Coffee and Coffee Beans

Coffee: What do the different roasts really mean?

by Cheryl Moreo


As an Indiana farm child, coffee meant my mother brewing (more like cooking) it in an old aluminum pot on the back burner of our gas stove. By the end of the day, it looked like dark brown sludge and smelled bitter. It’s no wonder that I started drinking hot tea instead. My hot tea in those days had a more than ample amount of sugar.

About the time I left home, Mr. Coffee brewing pots appeared on the scene. I discovered that I liked coffee with lots of cream and, yes, lots of sugar.


Today, I enjoy making a cup at a time in a Keurig machine. I use a light roast with some cream, a little salt, and no sugar. My husband brews a decaffeinated medium roast coffee in a Mr. Coffee pot.

I really didn’t know what “light” roast really meant. Did it mean less caffeine and/or lighter flavor?

Maybe I should research this.


I listen to audiobooks daily. In the “Goldy Bear Culinary Mystery Series by Diane Mott Davidson” audiobook series, Goldy was always drinking both warm or iced espresso from her espresso machine to keep her going on her caffeine high so she could solve the current murder mystery. I thought, well, that must be good stuff.

Never mind, I should reduce my caffeine intake. Because I was still curious, I started trying different blends of K-cups for my Keurig machine. The more I tried, the more confused I became over the terms light, medium, medium-dark, and dark roasted.


As a result of my research, this is what I have learned. The terms refer to the roasting temperature and the amount of time the beans are roasted. But, the light roast (the one I have been drinking) has a slightly higher amount of caffeine by volume than the other three. As the bean is roasted, the bean gets lighter in weight, and the bitter oils are released, resulting in a bitter denser, darker bean.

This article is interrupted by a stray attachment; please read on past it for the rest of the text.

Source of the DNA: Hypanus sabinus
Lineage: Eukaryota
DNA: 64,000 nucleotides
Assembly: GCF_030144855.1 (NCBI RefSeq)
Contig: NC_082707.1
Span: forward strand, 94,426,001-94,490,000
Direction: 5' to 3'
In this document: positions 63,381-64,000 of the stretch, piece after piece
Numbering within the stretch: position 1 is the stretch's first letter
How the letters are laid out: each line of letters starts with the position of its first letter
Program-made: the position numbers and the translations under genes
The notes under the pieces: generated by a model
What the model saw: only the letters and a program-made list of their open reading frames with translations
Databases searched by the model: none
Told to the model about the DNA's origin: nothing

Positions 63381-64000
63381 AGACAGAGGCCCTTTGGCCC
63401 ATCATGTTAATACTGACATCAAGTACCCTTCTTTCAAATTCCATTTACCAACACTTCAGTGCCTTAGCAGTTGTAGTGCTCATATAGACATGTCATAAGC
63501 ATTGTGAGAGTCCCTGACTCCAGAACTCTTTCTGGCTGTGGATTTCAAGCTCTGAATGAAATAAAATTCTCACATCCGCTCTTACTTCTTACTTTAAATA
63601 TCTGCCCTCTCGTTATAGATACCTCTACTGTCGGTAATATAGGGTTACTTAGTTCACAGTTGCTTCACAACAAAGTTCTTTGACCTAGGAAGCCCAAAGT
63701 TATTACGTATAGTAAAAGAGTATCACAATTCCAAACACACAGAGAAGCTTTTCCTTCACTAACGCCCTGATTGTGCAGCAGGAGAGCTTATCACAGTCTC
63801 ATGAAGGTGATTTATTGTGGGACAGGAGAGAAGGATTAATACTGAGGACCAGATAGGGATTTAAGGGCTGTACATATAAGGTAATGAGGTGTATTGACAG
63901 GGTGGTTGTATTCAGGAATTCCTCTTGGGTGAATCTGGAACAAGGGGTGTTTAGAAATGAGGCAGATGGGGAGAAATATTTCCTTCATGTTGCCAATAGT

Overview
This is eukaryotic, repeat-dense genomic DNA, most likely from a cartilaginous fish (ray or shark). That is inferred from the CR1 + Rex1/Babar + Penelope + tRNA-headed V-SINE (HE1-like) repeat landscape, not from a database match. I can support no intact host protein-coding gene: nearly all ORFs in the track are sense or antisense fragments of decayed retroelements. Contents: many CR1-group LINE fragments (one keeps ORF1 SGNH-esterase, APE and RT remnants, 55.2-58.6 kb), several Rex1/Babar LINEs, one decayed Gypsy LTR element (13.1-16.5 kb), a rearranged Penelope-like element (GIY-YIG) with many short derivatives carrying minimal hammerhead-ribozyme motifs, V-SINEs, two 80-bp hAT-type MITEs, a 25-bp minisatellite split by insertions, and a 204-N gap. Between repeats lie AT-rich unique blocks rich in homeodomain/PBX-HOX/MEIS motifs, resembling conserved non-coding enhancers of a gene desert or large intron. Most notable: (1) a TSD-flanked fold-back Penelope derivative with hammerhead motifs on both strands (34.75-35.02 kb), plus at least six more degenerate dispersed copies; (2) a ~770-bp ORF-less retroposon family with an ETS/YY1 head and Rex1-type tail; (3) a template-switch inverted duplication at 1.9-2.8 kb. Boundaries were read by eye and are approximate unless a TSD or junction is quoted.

Remember the question our elders used to ask: “What weighs more a pound of feathers or a pound of bricks?” Well, the answer was neither, as they both weigh a pound. However, you have a lot more feathers per pound than you do bricks. That is how coffee roasting works.


The bean is stored green and then gets roasted. Because the bean becomes denser and starts to darken as the moisture is removed and the oil releases, a light roast bean has a higher concentration of caffeine and weighs more than a dark roast bean resulting in fewer beans per pound and slightly more caffeine.


Light roast is just barely roasted, so it is light brown in color and retains more caffeine, and the oils do not get released, leaving a milder flavored coffee. It weighs more than the following roasted beans and has slightly more caffeine.

Medium roast is a medium brown color with a stronger flavor than the light. This is what most Americans prefer.

Medium-dark roast is a rich, dark color with some oil on the surface and leaves a slight bittersweet aftertaste.
Dark roast results in a dense, shiny black bean with the oil being released and bitterness.


Here is the link to the “Coffee Roast Guide.” (Blog talks about a video at the bottom of the blog, but there isn’t a working link.)

Here is the link to the “Coffee Roast Guide.” (Blog talks about a video at the bottom of the blog, but there isn’t a working link.)

Roasting is a heat process that turns coffee into the fragrant, dark brown beans we know and love. Why roast? Roasting brings out the aroma and flavor that is locked inside the green coffee beans. Beans are stored green, a state in which they can be kept without loss of quality or […]

via Coffee Roast Guide — Fans coffee Jakarta TEMPAT


Since I originally wrote this article, I have started following the Keto Lifestyle. Check out my article on Keto to find out how I now prepare my coffee.

What is your favorite roast? How do you drink your cup of deliciousness? Reply below.

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